Day out at Northolt Manor

In another episode of what’s fast turning into a series of medieval-tinged free activities in London, yesterday I joined a team from the British Trust for Conservation Volunteers’ London Regional Office on a “rescue mission” to finish a three or four-year project clearing trees, scrub and ivy (perhaps the most annoying plant known to Man) at the site of the medieval moated manor house at Northolt. (Future volunteering opportunities arranged by the office can be found here – get involved!)

Although I had never set foot in or laid eyes on Northolt before, I had a rough idea of what would be like. In part I was proved right, even if I didn’t see the eponymous airfield that is perhaps its biggest claim to fame (its status as the setting for dire tv sitcom My Hero doesn’t count). What I hadn’t bargained on is that here, deep in suburbia, exists a remarkably well-preserved medieval church-manor grouping. The first indication of its existence was the sight of the little whitewashed church peeking up from behind a hedge on a low ridge not far from the A40 Western Way, facing the fantastical mega-mottes of Northala Fields on the other side of the road. The church looks like it belongs in the countryside (which it was up until the 1930s), and it is still stands clear of modern development, albeit the village green and the fields to the south have a bit of a sanitised – or should that be suburbanised? – look about them these days. I was lucky enough to be walking past the church when the door was open (a workman inside was doing something with the alarm – break-ins are a massive problem), and saw that the simplicity of the exterior was matched by the interior. Unusually, it has no chancel arch; the east end was replaced in the sixteenth century to create a continuous space (at least after the removal of the rood screen). The workman told me local legend has it some of the beams are reused ships timbers.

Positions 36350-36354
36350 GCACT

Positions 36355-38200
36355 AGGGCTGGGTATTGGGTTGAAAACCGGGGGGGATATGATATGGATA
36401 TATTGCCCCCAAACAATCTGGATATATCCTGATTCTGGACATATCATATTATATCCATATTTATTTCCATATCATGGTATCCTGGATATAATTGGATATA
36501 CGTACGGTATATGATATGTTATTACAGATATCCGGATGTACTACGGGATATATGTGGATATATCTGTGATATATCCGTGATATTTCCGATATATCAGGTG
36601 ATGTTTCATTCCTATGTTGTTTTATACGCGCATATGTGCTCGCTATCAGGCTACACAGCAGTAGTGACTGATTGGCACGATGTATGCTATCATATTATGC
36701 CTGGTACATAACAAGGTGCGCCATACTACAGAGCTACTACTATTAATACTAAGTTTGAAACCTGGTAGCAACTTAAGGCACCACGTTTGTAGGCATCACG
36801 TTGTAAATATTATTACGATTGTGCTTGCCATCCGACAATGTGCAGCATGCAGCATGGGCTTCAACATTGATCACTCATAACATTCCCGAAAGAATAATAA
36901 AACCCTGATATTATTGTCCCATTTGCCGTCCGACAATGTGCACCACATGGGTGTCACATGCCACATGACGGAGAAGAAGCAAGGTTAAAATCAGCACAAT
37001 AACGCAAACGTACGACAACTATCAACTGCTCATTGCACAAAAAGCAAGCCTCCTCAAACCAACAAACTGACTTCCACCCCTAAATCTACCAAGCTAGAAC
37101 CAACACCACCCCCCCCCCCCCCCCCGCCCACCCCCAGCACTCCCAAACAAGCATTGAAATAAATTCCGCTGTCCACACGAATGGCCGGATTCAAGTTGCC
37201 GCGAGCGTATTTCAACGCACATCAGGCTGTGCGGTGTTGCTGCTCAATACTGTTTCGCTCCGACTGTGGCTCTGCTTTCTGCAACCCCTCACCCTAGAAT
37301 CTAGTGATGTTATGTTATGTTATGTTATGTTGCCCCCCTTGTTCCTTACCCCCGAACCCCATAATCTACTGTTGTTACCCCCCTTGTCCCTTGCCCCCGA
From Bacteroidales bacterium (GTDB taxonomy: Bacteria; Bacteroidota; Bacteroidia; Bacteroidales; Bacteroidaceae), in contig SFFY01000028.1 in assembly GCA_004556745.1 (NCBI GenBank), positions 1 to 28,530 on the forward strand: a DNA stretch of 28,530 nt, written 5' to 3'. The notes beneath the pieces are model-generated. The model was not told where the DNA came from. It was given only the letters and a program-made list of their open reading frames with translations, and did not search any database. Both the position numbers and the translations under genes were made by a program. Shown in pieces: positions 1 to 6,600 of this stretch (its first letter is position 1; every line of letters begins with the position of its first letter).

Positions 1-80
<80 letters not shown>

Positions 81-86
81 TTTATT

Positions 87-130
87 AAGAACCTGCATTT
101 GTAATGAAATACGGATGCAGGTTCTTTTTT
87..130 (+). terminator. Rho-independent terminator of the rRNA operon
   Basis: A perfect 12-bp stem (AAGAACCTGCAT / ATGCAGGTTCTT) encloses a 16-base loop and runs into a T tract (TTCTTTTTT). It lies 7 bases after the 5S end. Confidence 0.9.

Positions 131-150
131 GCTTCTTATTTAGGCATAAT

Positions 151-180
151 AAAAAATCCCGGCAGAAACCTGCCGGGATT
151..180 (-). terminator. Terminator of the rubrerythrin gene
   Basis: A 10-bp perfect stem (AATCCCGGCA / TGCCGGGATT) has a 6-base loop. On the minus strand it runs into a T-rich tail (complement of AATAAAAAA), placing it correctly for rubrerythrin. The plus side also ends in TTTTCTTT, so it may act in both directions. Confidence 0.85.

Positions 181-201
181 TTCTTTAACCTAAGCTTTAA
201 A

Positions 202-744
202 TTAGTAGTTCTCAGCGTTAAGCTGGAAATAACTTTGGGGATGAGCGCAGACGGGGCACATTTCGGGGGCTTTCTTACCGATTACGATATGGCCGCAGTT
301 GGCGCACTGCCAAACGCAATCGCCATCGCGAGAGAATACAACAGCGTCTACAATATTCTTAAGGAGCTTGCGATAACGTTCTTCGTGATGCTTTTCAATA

St Mary's, Northolt (before it got a fresh lick of paint) - from

Immediately north-east of the churchyard is the site of the manor, now represented by earthworks of the moat (mostly dry on the day of my visit). The interior of the moat was excavated between 1950 and 1974, and must rank among the best understood manorial sites in south-east England. Evidence from the Bronze Age, Iron Age and Roman period was found. The first post-Roman evidence was in the form of three furnished inhumation burials, dated to the late-seventh or early-eighth century (though this seems unusually late given the nature of the grave goods). Within a century or so the cemetery site (presuming the interments represent part of a larger burial ground) had become a settlement site, dubbed the first village of Northolt. This existed – apparently more or less continuously – until around the start of the thirteenth century, when the first manor house was established on the site, in the process causing the relocation of the village to its present position at the foot of the hill to the west. There followed a succession of manor houses on the site, especially during the fourteenth century when the manor changed hands a number of times; it was at this time that the moat was created. Aside from a brief attempt by Westminster Abbey to revive it in the 1530s, one promptly curtailed by the Reformation, the site was not reoccupied after the manorial complex was demolished in the late fourteenth and fifteenth centuries.

Grave goods - from Hurst (1961), page 227

It doesn’t look as if the excavations were ever published in full, but fortunately there are a couple of interim reports available online, and a number of other websites give further morsels of relevant historical information. What is more, Northolt is fortunate to have many of the key facts repeated on a series of information panels scattered around the village green, church and manor site; I would go so far as to say they’re the best ones I’ve ever seen.


About Robert J S Briggs

Back to being a part-time early medievalist; Surrey born, London based, been known to travel
This entry was posted in Anglo-Saxon, Archaeology, London, Travel. Bookmark the permalink.

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